Head


Christoph Englert
Christoph Englert
(CV)

Postdocs

Thomas Bates

Nils Hartmann

Birgit Perner

PhD Students

Lihua Dong

Andreas Große

Beate Hoppe

Abinaya Nathan

Uta Naumann

Stefan Pietsch

Danny Schnerwitzki

Peter Singer

Master Students

Zenglai Tan

Technicians

Christina Ebert (Zebrafish facility)

Gabriele Günther

Christin Hahn (Notho facility)

Dagmar Kruspe

Sabrina Stötzer (Zebrafish facility)



 

Englert Research Group

Molecular genetics

Molecular basis of urogenital development

Many "disease" genes in humans play essential roles in the development of specific organs. Examples are the Wilms' tumor suppressor gene wt1 that, in its mutated form, causes a pediatric kidney cancer and is indispensable for gonad and kidney development in humans and mice. Kidney diseases are also caused by members of the Eya ("Eyes absent") and Six ("Sine oculis") gene families (branchio-oto-renal syndrome). In order to understand how mutations of those genes cause malformations in humans, we are trying to explore the molecular mechanisms by which the respective gene products exert their function. For this we are employing biochemistry, cell biology as well as animal models (mouse, zebrafish).

 

Pathways regulating aging and lifespan in a short-lived vertebrate

The identification of vertebrate genes, which control aging is hampered by the lifespan of available animal models. Recently, a species of annual fish with an exceptionally short lifespan was described [Valdesalici S, Cellerino A (2003) Proc Biol Sci. 270, S189-S191]. This species is named Nothobranchius furzeri and has a maximum life expectancy in captivity of just three months.
We want to use N. furzeri to analyze and characterize the biochemical pathways that regulate aging in vertebrates.  » more

 

Projects

Mouse Embryo
  • Identification of targets of the Wilms' tumor suppressor wt1 in gonad and kidney development
  • Analysis of the Pax/Six/Eya network in kidney organogenesis
  • Characterization of the wt1 promoter in mouse and zebrafish
  • Analysis of the biochemical pathways regulating aging in the short-lived vertebrate Nothobranchius furzeri

 

Recent selected publications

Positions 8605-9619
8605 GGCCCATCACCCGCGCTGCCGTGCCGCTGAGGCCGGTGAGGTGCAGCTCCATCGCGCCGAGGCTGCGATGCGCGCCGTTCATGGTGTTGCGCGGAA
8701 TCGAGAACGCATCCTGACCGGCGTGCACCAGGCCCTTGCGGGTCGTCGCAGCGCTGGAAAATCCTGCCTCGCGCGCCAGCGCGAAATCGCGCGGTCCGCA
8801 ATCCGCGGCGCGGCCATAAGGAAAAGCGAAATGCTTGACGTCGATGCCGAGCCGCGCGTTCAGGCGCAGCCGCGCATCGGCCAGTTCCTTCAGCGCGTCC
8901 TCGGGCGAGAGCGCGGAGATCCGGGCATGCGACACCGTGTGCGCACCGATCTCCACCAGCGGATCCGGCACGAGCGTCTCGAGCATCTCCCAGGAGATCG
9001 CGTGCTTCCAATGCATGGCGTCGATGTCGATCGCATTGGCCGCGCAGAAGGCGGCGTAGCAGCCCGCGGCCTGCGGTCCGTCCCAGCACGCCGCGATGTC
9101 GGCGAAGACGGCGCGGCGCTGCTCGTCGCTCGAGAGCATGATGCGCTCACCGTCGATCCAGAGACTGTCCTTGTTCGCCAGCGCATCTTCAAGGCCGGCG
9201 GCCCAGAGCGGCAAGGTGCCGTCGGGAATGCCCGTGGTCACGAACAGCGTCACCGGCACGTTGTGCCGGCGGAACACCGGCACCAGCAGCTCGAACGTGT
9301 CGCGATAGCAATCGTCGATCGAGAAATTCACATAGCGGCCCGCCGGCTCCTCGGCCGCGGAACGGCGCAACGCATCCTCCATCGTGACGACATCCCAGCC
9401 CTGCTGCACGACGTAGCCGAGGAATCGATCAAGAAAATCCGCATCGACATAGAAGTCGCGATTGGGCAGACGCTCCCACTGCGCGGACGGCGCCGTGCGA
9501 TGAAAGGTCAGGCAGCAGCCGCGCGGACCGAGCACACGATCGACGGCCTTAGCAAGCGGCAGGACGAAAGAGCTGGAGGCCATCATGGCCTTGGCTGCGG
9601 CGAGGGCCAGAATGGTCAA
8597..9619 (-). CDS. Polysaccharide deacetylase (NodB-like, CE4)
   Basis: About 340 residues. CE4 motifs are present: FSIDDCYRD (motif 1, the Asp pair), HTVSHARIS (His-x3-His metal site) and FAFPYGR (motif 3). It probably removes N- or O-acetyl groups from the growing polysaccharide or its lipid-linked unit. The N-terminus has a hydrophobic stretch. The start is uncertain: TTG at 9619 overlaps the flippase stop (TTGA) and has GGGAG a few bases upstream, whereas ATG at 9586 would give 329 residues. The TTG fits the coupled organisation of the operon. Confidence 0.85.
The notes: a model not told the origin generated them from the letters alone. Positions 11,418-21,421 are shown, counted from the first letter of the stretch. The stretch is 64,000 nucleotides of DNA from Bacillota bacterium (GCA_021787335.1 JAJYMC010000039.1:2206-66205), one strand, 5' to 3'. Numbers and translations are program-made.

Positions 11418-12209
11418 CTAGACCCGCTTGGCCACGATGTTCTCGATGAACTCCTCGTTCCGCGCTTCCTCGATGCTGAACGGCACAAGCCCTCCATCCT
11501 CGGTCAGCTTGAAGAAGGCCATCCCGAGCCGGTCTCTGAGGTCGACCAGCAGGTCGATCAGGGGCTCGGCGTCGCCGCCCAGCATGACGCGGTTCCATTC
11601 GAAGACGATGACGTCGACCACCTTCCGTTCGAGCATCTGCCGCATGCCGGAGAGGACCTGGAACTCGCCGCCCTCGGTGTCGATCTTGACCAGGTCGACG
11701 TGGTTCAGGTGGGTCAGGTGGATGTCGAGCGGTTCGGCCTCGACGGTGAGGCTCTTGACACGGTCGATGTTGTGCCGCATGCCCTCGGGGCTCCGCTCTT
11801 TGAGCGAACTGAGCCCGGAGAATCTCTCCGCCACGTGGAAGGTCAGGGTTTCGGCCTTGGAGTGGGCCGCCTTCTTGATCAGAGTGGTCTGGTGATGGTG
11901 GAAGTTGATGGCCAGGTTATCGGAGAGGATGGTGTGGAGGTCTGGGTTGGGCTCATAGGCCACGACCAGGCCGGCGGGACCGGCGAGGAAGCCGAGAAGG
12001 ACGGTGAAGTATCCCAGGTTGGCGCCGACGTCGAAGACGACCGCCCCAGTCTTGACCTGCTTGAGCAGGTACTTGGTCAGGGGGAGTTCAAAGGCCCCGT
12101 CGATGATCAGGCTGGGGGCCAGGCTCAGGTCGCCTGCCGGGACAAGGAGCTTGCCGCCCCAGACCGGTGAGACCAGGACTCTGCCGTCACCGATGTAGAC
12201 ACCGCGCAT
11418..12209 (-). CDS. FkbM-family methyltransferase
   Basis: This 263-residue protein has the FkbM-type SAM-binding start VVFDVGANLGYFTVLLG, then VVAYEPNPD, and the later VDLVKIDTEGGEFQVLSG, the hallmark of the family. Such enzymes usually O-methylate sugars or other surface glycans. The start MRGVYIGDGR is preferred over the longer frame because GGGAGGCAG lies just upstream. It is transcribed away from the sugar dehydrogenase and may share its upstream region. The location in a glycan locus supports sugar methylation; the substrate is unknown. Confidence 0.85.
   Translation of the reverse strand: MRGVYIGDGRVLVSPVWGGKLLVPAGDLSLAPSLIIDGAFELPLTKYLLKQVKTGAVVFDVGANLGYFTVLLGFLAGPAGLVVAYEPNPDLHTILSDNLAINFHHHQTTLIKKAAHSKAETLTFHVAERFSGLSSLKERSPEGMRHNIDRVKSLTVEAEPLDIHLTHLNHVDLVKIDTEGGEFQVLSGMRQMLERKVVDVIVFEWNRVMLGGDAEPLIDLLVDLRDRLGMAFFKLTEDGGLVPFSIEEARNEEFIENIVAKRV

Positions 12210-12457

• Schnerwitzki D, Perner B, Hoppe B, Pietsch S, Mehringer R, Hänel F, Englert C. (2014) Alternative splicing of Wilms tumor suppressor 1 (Wt1) exon 4 results in protein isoforms with different functions. Dev Biol, 393, 24-32. [PubMed]
  • Krämer A, Mentrup T, Kleizen B, Rivera-Milla E, Reichenbach D, Enzensperger C, Nohl R, Täuscher E, Görls H, Ploubidou A, Englert C, Werz O, Arndt HD, Kaether C (2013) Small molecules intercept Notch signaling and the early secretory pathway. Nat Chem Biol, 9, 731-738. [PubMed]
  • Burghardt T, Kastner J, Suleiman H, Rivera-Milla E, Stepanova N, Lottaz C, Kubitza M, Böger CA, Schmidt S, Gorski M, de Vries U, Schmidt H, Hertting I, Kopp J, Rascle A, Moser M, Heid IM, Warth R, Spang R, Wegener J, Mierke CT, Englert C, Witzgall R (2013) LMX1B is Essential for the Maintenance of Differentiated Podocytes in Adult Kidneys. J Am Soc Nephrol 24, 1830-1848. [PubMed]
  • Gebeshuber CA, Kornauth C, Dong L, Sierig R, Seibler J, Reiss M, Tauber S, Bilban M, Wang S, Kain R, Böhmig GA, Moeller MJ, Gröne HJ, Englert C, Martinez J, Kerjaschki D (2013) Focal segmental glomerulosclerosis is induced by microRNA-193a and its down regulation of WT1. Nat Med, 19, 481-487. [PubMed]
  • Schüler S, Hauptmann J, Perner B, Kessels MM, Englert C, Qualmann B (2013) Ciliated sensory hair cell formation and function require the F-BAR protein syndapin I and the WH2 domain-based actin nucleator Cobl. J Cell Sci, 126, 196-208. [PubMed]
  • Stengel R, Rivera-Milla E, Sahoo N, Ebert C, Bollig F, Heinemann S, Schoenherr R, Englert C (2012) Kcnh1 voltage-gated potassium channels are essential for early zebrafish development. J Biol Chem, 287, 35565-35575. [PubMed]
  • Hartmann N, Englert C (2012) A microinjection protocol for the generation of transgenic killifish (species: Nothobranchius furzeri). Dev Dyn, 241, 1133-1141. [PubMed]
  • Hartmann N, Reichwald K, Wittig I, Dröse S, Schmeisser S, Lück C, Graf M, Gausmann U, Terzibasi E, Cellerino A, Ristow M, Brandt U, Platzer M, Englert C (2011) Mitochondrial DNA copy number and function decrease with age in the short-lived fish Nothobranchius furzeri. Aging Cell, 10, 824-831. [PubMed]
  • Diep CQ, Ma D, Deo RC, Holm TM, Naylor RW, Arora N, Wingert RA, Bollig F, Djordjevic G, Lichman B, Zhu H, Ikenaga T, Ono F, Englert C, Cowan CA, Hukriede NA, Handin RI, Davidson AJ (2011) Identification of adult nephron progenitors capable of kidney regeneration in zebrafish. Nature, 470, 95-100. [PubMed]
  • Landgraf K, Bollig F, Trowe M-O, Besenbeck B, Ebert C, Kruspe D, Kispert A, Hänel F, Englert C (2010) Sipl1 and Rbck1 are novel Eya1-binding proteins with a role in craniofacial development. Mol Cell Biol, 30, 5764-5775. [PubMed]
  • Bollig F, Perner B, Besenbeck B, Köthe S, Ebert C, Taudien S, Englert C (2009) A highly conserved retinoic acid responsive element controls wt1a expression in the zebrafish pronephros. Development, 136, 2883-2892. [PubMed]
  • Makki MS, Heinzel T, Englert C (2008) TSA downregulates Wilms tumor gene 1 (Wt1) expression at multiple levels. Nucleic Acids Res, 36, 4067-4078. [PubMed]
  • Klattig J, Sierig R, Kruspe D, Besenbeck B, Englert C (2007) The Wilms' tumor protein wt1 is an activator of the anti-Müllerian hormone receptor gene Amhr2. Mol Cell Biol, 27, 4355-4364. [PubMed]

 


Last update: August 19, 2014

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